ceedotlove:

jasonfnsaint:

The Sandlot Reunion - July 24th, 2013

Omg

(via goldiecurlz)

“Just because your pain is understandable, doesn’t mean your behavior is acceptable.”

- Steve Maraboli, Unapologetically You: Reflections on Life and the Human Experience (via littlebirdsansaa)

(Source: quotes-shape-us, via butt-st4lli0n)

Can we please just have this game now?

(via butt-st4lli0n)

nerdy-trans-girl:

Okay guys lets get this stuff unpacked.  Karen’s stuff…Some supplies…Karen…

nerdy-trans-girl:

Okay guys lets get this stuff unpacked.  
Karen’s stuff…Some supplies…Karen…

(Source: ForGIFs.com, via hi)

earthstory:

ROCKS IN KNOTSThese Oligocene carbonate sediments exposed on the Ionian Island of Antipaxos are, to put it politely, deformed.Rock deformation generally requires the immensity of tectonic forces (including pressure and heat) to fold, buckle, stretch and distort rocks into bizarre contortions – if you try picking up a brick, for example, and pushing and shoving it into a fold, and you’ll quickly find out that you lack the power and tenacity of a tectonic plate.There are, however, conditions in which folds can form on the Earth’s surface relatively easily. And this is what happened at Antipaxos.These are syn-sedimentary slump folds, meaning, they were formed by the deformation of these strata while they were still, essentially, mud on the bottom of the Oligocene sea. When these layers of muds were deposited on a slope, some small trigger (such as an earthquake) added just enough force for them to detach, and start sliding down slope – sort of a sub aquatic avalanche of slippery sediments. The sediments were in the initial stages of lithification, strong enough to hold together, but mushy enough to fold. In sliding downwards, they deformed, they rotated, they became a true mess, even as in this outcrop, looking as if they’re in knots.Note: In addition to this amazing slump fold, geologic interests for the traveler to Antipaxos include numerable maritime caves with arched entrances, a vertical rock spire jutting out of the Ionian, excellent beaches for sand analyses, and some very remarkable local wines…Annie RPhoto by Maki Doukouros, a talented amateur photographer of Greecehttp://users.uoa.gr/~vkarak/pdf/34.pdf is an excellent paper on the formation of this slump system by V. Karakitsios, M. Triantaphyllou, and P. Panoussi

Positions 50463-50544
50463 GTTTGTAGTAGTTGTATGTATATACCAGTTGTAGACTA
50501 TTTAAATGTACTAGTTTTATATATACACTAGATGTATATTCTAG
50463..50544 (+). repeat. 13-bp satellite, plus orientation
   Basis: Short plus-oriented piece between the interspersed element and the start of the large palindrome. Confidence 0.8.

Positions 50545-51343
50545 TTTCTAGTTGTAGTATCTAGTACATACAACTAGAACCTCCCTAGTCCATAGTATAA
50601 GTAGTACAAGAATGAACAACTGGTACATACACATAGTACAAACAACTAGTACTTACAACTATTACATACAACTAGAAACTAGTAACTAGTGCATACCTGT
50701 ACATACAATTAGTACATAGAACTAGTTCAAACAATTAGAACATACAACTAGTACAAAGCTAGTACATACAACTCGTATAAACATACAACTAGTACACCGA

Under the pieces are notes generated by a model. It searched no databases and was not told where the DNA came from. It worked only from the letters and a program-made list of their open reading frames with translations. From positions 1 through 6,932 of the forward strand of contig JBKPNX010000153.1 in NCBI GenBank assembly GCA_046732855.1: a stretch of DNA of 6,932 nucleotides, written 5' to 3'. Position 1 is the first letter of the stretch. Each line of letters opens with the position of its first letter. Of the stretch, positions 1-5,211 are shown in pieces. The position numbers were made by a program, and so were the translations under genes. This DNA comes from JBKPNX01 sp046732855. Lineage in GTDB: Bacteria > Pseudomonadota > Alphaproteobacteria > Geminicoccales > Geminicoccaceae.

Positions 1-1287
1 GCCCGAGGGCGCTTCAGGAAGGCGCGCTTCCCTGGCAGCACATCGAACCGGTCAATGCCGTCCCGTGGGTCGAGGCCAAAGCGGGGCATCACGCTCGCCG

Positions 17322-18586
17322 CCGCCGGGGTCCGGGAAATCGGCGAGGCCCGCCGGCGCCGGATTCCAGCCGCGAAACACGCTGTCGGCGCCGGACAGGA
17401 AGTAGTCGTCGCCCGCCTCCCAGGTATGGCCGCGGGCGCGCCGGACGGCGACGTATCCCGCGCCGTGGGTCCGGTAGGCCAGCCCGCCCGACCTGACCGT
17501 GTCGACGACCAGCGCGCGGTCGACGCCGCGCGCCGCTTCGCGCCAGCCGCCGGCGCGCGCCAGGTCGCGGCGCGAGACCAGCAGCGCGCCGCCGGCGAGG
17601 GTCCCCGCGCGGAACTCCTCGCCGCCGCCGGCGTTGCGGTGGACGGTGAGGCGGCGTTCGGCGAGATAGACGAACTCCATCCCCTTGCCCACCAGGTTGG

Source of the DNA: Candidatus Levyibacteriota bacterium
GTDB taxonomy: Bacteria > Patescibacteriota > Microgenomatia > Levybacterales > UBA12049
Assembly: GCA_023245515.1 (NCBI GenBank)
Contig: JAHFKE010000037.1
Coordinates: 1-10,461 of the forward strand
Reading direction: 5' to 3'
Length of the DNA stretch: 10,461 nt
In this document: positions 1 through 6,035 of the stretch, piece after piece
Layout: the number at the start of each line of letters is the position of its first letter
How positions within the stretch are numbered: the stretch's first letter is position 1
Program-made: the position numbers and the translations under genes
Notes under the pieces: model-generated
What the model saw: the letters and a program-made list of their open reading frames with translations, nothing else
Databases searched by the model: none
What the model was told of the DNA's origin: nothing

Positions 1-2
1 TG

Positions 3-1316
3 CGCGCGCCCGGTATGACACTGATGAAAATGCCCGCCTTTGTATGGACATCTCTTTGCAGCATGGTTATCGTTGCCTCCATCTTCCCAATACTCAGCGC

earthstory:

ROCKS IN KNOTS

These Oligocene carbonate sediments exposed on the Ionian Island of Antipaxos are, to put it politely, deformed.

Rock deformation generally requires the immensity of tectonic forces (including pressure and heat) to fold, buckle, stretch and distort rocks into bizarre contortions – if you try picking up a brick, for example, and pushing and shoving it into a fold, and you’ll quickly find out that you lack the power and tenacity of a tectonic plate.

There are, however, conditions in which folds can form on the Earth’s surface relatively easily. And this is what happened at Antipaxos.

These are syn-sedimentary slump folds, meaning, they were formed by the deformation of these strata while they were still, essentially, mud on the bottom of the Oligocene sea. When these layers of muds were deposited on a slope, some small trigger (such as an earthquake) added just enough force for them to detach, and start sliding down slope – sort of a sub aquatic avalanche of slippery sediments. The sediments were in the initial stages of lithification, strong enough to hold together, but mushy enough to fold. In sliding downwards, they deformed, they rotated, they became a true mess, even as in this outcrop, looking as if they’re in knots.

Note: In addition to this amazing slump fold, geologic interests for the traveler to Antipaxos include numerable maritime caves with arched entrances, a vertical rock spire jutting out of the Ionian, excellent beaches for sand analyses, and some very remarkable local wines…

Annie R

Photo by Maki Doukouros, a talented amateur photographer of Greece

http://users.uoa.gr/~vkarak/pdf/34.pdf is an excellent paper on the formation of this slump system by V. Karakitsios, M. Triantaphyllou, and P. Panoussi

(via strike-the-dip)

brutalgeneration:

Extreme wide angle panorama. Tricky! Kattfjordeidet, Kvaløya, Norway. (by mirrormatch)

brutalgeneration:

Extreme wide angle panorama. Tricky! Kattfjordeidet, Kvaløya, Norway. (by mirrormatch)

(via tacocore-)

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